Multi-Sensory Learning

Human beings learn through different modalities and learning styles. Each person uses multiple “learning channels,” and each person has strengths in terms of which learning style works best. It is essential that the individual primarily uses his or her learning style strengths and talents to improve acquisition of information. Moreover, it is important for each student to use as many channels as possible to best learn, understand, and retain new information.

Multisensory techniques can be categorized in many ways. First, some people reflect on the necessity of using both the “left brain” (e.g., verbal, auditory, sequential, logical) and “right brain” (e.g., creative, artistic, visual, spatial, and emotional). If a student adds the creative process to learning new information, the process helps in better understanding and retention. Second, others indicate the importance of using all of the senses including visual (sight), auditory (hearing), kinesthetidtactile (touch and balance), gustatory (taste), and olfactory (smell) as much as possible to enhance learning and retention. For example, in learning history one could add to learning facts (auditory/linguistic) visualizing what the event would have looked or been like (visual and kinesthetic).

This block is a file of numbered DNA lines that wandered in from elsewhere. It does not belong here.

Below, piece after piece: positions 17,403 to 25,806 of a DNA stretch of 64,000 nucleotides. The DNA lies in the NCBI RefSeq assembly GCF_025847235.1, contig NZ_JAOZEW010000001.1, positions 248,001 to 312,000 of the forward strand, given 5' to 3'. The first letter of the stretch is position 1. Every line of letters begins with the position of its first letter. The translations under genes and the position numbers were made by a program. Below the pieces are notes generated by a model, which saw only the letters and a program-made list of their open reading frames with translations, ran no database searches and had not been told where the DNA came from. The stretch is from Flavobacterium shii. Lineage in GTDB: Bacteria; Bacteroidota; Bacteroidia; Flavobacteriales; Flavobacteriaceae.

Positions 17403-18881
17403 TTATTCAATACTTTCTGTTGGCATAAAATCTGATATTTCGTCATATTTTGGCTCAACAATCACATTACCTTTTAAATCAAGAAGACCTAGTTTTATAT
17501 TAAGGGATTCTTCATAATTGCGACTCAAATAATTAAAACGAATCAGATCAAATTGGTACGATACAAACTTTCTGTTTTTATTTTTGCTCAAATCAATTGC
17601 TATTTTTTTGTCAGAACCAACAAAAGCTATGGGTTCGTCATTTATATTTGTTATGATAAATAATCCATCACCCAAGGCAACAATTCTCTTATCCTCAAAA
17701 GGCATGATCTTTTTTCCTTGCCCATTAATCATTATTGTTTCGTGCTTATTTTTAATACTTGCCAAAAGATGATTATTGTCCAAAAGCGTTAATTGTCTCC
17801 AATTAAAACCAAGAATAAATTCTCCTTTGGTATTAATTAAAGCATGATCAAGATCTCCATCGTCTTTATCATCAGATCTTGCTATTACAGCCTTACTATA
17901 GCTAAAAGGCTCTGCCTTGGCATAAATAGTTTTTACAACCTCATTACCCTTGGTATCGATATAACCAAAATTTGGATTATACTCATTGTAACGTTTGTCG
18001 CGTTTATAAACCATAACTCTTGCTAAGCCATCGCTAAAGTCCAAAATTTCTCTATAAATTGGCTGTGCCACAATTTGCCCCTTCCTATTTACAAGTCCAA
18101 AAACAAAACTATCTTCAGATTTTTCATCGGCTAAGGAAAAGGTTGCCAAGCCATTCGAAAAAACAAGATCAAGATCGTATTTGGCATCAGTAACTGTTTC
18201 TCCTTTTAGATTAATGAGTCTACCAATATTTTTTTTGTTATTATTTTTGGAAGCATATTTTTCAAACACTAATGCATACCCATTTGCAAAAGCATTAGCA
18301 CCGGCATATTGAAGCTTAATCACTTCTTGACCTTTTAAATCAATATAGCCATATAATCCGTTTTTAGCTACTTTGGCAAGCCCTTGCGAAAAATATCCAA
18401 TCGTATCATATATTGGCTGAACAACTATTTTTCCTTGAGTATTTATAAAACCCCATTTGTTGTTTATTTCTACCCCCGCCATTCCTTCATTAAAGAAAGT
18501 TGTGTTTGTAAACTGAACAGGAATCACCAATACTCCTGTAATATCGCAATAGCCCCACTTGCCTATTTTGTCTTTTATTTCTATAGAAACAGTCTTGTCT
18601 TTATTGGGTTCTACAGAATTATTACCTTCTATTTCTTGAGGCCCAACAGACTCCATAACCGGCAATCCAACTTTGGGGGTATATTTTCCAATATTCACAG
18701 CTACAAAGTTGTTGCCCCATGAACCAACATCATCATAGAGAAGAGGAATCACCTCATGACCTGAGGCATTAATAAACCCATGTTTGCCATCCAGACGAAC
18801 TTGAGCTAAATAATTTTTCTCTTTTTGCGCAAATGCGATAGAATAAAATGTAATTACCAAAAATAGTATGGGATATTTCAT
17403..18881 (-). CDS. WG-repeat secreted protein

Third, some professionals also stress the importance of using all of the eight intelligences (linguistic, logical/mathematical, musical, visual-spatial, interpersonal, intrapersonal, bodily-kinesthetic, environmental) as channels of information, with the more modes being used to learn new information the more effectively and completely the material is acquired.

The philosophy at I LEARN is to utilize multisensory learning to better utilize an individual’s strengths as well as to provide multiple channels of learning to improve depth of understanding and information recall.